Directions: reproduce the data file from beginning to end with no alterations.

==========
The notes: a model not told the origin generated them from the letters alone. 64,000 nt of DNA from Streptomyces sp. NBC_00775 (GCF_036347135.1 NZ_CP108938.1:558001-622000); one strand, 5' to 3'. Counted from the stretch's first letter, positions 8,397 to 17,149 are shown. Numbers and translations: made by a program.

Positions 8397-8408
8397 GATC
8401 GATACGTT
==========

The notes: a model not told the origin generated them from the letters alone. 64,000 nt of DNA from Streptomyces sp. NBC_00775 (GCF_036347135.1 NZ_CP108938.1:558001-622000); one strand, 5' to 3'. Counted from the stretch's first letter, positions 8,397 to 17,149 are shown. Numbers and translations: made by a program.

Positions 8397-8408
8397 GATC
8401 GATACGTT